The Handmaid's Tale Themes

Topics: Novels

There are many themes and issues which take place in The Handmaid’s Tale. All of these themes address the way in which society may be in the future. The meaning of dystopia is an un-perfect world. This plays a centre theme within The Handmaid’s Tale. Within the first chapters of the novel, Margaret Atwood illustrates a very strong sense of a negative society in which the handmaids are living in.

For example; in the opening chapter the place which they are standing in is almost described as a prison or an asylum because the windows are not made of glass, the pictures on the walls have no glass and the net within the basketball hoop has been taken out.

This gives the reader an initially instinct that their society is very hostile and intense. Also the women who are called the aunts are described to patrol the corridors with ‘electric cattle prods’. This tells us immediately that they handmaids are treated as animals and have a very un-human living.

Religion also plays a strong part in The Handmaid’s Tale.

Themes Of The Handmaids Tale

This is made apparent to the reader when a very rare dialogue appears with two girls about God. ‘Praise be, Praise be’. This is repeated very often throughout the conversation. This can tell us that there are very strong views on religion and all the girls must obide by them. This can suggest to us that the society is very totalitarian, in the sense that everyone must obey rules.

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The role of the handmaid’s at this stag is very vague however we do no that the role of the handmaids is to repopulate society so therefore the handmaids are made to reproduce and have children for other women who cant.

‘Where I am is not a prison but a privilege’. This shows us that the handmaids are thankful for there position in society rather then being classed as an ‘un-women’ who are the women that cannot have children. This therefore shows us that these girls are almost brainwashed into thinking that their society is right. I think Margaret Atwood has done this to voice her views on women in society and how men can easily overpower them. The rules, routines and restriction of Gilead, I think is the strongest issue within the first chapters.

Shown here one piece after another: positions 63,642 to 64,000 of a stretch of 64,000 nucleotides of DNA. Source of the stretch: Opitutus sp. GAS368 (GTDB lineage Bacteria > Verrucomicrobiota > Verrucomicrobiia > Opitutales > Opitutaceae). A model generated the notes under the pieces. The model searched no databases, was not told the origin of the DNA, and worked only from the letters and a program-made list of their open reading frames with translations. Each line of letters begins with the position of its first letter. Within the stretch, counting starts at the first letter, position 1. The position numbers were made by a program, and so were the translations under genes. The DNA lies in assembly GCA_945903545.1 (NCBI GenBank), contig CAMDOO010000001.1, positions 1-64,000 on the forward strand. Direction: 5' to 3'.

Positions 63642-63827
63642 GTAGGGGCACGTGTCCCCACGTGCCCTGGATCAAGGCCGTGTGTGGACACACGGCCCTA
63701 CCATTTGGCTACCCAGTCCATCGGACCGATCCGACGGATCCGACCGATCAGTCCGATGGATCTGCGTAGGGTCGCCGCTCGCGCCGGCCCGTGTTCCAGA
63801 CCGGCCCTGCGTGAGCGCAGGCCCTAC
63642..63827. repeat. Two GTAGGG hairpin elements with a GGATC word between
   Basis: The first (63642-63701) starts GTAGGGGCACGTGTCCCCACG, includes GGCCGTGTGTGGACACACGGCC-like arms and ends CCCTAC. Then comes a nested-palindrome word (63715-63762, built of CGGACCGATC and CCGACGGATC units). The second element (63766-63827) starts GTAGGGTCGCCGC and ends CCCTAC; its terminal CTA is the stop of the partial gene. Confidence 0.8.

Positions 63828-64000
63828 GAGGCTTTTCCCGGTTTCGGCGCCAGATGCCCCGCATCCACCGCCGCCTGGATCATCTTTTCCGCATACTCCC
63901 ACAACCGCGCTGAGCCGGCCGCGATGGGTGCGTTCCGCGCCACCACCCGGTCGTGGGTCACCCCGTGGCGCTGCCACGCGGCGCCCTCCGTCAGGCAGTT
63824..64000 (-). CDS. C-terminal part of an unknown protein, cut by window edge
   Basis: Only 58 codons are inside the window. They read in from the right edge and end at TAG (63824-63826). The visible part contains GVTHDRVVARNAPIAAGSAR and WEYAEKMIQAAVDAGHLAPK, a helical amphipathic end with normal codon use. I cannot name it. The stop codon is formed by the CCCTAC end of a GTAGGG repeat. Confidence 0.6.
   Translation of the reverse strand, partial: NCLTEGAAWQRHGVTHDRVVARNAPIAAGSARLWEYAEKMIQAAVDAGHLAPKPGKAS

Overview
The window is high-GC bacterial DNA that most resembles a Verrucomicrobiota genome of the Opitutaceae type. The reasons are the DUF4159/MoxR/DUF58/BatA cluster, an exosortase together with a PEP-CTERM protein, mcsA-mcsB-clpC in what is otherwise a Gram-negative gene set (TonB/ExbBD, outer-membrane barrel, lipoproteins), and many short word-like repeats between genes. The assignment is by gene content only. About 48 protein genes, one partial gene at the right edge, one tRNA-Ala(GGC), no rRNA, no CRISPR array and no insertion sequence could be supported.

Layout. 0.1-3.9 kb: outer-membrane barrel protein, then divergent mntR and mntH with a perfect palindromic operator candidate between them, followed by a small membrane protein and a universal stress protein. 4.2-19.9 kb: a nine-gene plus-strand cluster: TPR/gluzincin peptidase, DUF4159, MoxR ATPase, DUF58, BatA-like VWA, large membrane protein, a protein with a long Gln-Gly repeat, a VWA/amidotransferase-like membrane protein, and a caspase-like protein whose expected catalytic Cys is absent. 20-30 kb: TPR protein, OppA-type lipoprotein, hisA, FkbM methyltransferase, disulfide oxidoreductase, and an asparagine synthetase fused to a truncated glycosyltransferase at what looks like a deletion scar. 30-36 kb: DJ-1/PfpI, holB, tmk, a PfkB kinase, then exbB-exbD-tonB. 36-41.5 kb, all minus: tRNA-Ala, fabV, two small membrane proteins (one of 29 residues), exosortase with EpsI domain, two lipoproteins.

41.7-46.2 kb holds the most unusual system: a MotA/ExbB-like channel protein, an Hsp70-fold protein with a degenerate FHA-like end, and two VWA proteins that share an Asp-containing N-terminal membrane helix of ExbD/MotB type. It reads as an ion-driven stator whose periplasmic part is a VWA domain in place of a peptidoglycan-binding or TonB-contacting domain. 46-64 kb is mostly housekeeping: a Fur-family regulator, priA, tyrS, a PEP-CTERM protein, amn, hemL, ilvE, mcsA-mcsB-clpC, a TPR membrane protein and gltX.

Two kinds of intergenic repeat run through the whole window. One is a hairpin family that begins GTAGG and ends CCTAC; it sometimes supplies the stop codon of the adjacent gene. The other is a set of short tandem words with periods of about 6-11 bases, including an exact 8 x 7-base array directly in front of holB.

This illustrates to the reader the extent of how much their future society is a dystopia. The rules are very strict; the handmaids are not allowed any communication between each other and certainly not men. Within the novel a lot of the restrictions for the handmaids is to avoid the temptations of physical attention however this is not just sexually but just normal human contact. For example; ‘and touched each others hands across open space’. This shows us the extent of how much they are restricted and almost treated like children who cant be trusted.

I think that this again reflects back to Atwoods views on women. This novel illustrates a very stereotypical picture on women and how they are only good for housekeeping and raising children. However this is very strange as this novel is written in the future. This therefore shows the reader that there has been a massive collapse in society and it has reverted backwards. This is very ironic as the novel is written in the future but displays behaviour as it were in the past. The Narrative technique of this novel is very simple.

It is written in the first person and in present tense throughout. The narrator of the novel is a handmaid who doesn’t have a name. This significant into again women are seen in society and because she does not own a name this shows us that she is not respected nor does she have an identity. Finally Atwood uses a lot of different techniques and language throughout her writing. Atwood uses a lot of rhetorical questions. The effect this has on the reader is to make the novel become more personal and almost as if it were a handmaids tale.

Atwood also uses subtle hints of humour in her writing. For example; ‘reds not my colour’. I think this is done for many reasons one being to show that the handmaids lives are not really that bad but another which reflects atwoods views more is to shows that however unhappy or controlled a women is they can still adapt and get on with life. Lastly Atwood has written this novel in complex context however I think this is to symbolise the way in which the handmaid’s feel.

Again this is to give the feel of a more personally written novel. Altogether within the first chapters of The Handmaid’s Tale, many themes and issues have taken strong influence on the readers concept. All of these factors help illustate the novel in a more diverse way. By Jodie Tuley Show preview only The above preview is unformatted text This student written piece of work is one of many that can be found in our GCSE Margaret Atwood section.

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The Handmaid's Tale Themes. (2019, Dec 05). Retrieved from

The Handmaid's Tale Themes
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